Author Topic: How would you program this? (philosophical topic)  (Read 219 times)

KyriakosCH

  • Alien spiral maker
    • I can help with backgrounds
    •  
    • I can help with story design
    •  
    • I can help with translating
    •  
As a metaphor for the mind, an ongoing (and expanding) code is generally as good as any, in my view. So, if you had a code that apparently had as one of its core ends to keep being seamless/not visible, how would you program it?

For example imagine a program that does various stuff, but a major goal of the programmer is to keep those secret. So if some other coder opens the program, they should have great difficulty in moving past the surface. On the surface (again presenting a metaphor here) the program might just seem to mirror parts of the room the person who runs it has in their sight.

Of course there is another catch in this parallelism: the only actual "second" programer who would try to find what the program is, is the person whose mind the program is a metaphor of.

Anyway, in my view there always are ways to go beneath the surface, when a vast process is running it can remain invisible for only so long. :)
Join the Neo-Byzantine Society; partake in high culture; click this hotspot!

Mandle

  • NO PIXEL LEFT BEHIND!!!
    • Mandle worked on a game that was nominated for an AGS Award!
Re: How would you program this? (philosophical topic)
« Reply #1 on: 31 Jul 2018, 09:07 »
The coder should use only random strings of characters for variable names and have like 100,000 variables in the code, most of which do nothing except lead the investigating coder in large, useless loops.

Like you said, this would only delay the process of understanding the code but is also quite a good metaphor for the mind, with its so many random, meaningless impulses hiding its deeper (maybe darker), and more important secrets.

It's also pretty much the way I used to code, just hugely exaggerated. (laugh)
« Last Edit: 31 Jul 2018, 09:14 by Mandle »

KyriakosCH

  • Alien spiral maker
    • I can help with backgrounds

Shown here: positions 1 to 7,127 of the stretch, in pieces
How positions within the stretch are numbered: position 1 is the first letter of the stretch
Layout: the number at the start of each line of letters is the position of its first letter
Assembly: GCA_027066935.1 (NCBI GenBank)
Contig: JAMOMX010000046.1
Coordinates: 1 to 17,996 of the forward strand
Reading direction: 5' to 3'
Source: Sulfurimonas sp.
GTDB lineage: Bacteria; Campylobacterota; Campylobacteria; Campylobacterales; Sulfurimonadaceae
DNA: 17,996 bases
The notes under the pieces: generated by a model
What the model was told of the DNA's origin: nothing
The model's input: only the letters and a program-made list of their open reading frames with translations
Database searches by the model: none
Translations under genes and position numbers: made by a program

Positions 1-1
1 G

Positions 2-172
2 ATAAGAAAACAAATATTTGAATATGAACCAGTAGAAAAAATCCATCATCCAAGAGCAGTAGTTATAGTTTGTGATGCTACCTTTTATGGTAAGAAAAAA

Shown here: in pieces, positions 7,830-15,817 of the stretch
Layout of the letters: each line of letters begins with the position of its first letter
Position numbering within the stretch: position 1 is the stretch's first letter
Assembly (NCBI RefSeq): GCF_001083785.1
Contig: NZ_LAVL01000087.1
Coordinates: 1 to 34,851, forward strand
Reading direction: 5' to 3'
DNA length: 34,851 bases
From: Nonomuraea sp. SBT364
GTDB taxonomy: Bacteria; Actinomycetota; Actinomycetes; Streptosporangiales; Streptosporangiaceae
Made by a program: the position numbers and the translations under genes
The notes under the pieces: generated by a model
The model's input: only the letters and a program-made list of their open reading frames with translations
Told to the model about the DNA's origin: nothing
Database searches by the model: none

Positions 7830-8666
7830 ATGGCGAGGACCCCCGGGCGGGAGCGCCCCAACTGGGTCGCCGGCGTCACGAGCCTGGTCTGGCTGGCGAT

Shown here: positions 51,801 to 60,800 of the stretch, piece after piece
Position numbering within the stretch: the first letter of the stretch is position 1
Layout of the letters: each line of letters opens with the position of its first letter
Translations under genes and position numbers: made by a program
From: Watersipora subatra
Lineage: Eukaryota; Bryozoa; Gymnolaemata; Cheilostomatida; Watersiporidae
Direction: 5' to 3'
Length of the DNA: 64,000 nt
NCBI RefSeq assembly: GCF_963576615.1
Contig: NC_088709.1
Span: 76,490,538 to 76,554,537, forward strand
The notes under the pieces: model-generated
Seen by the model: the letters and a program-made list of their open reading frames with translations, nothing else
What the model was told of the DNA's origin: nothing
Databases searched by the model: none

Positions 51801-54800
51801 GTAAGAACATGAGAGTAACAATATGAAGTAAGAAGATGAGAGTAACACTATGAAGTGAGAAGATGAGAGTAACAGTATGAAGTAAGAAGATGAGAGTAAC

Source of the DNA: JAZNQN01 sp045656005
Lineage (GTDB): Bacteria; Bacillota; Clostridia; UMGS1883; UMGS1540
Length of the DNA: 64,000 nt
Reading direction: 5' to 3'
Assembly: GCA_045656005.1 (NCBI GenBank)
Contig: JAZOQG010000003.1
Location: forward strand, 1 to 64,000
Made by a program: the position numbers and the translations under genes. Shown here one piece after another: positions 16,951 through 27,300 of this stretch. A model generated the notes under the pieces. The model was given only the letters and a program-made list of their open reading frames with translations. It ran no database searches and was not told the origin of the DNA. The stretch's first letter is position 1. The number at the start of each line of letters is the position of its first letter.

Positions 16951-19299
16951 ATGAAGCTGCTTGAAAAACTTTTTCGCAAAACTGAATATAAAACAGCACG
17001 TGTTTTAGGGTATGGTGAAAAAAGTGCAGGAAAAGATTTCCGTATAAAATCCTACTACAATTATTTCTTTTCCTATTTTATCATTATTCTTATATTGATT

•  
    • I can help with story design
    •  
    • I can help with translating
    •  
Re: How would you program this? (philosophical topic)
« Reply #2 on: 31 Jul 2018, 09:18 »
The coder should use only random strings of characters for variable names and have like 100,000 variables in the code, most of which do nothing except lead the investigating coder in large, useless loops.

Like you said, this would only delay the process of understanding the code but is also quite a good metaphor for the mind, with its so many random, meaningless impulses hiding its deeper (maybe darker), and more important secrets.

It's also pretty much the way I used to code, just hugely exaggerated. (laugh)

(laugh)
(laugh)
(laugh)

Gaps in the code, allowing for (sudden and scary) freefall are one of the main themes in my story writing :D
Join the Neo-Byzantine Society; partake in high culture; click this hotspot!

Snarky

  • Global Moderator
  • Mittens Earl
  • Private Insultant
    • I can help with proof reading
    •  
    • I can help with translating
    •  
Re: How would you program this? (philosophical topic)
« Reply #3 on: 31 Jul 2018, 09:41 »
In most cases you can't hide the existence of code (though there are exceptions): you can just obfuscate its effects.

There's a famous coding contest, The Underhanded C Contest, which is all about writing code that looks fine, but actually hides undesired behavior (bugs, backdoors, etc.).

As for ways to achieve this, I think one key thing is that people won't examine something too closely if they think they already know it. If something looks familiar and straightforward, they may easily miss the slight detail that hides the trick.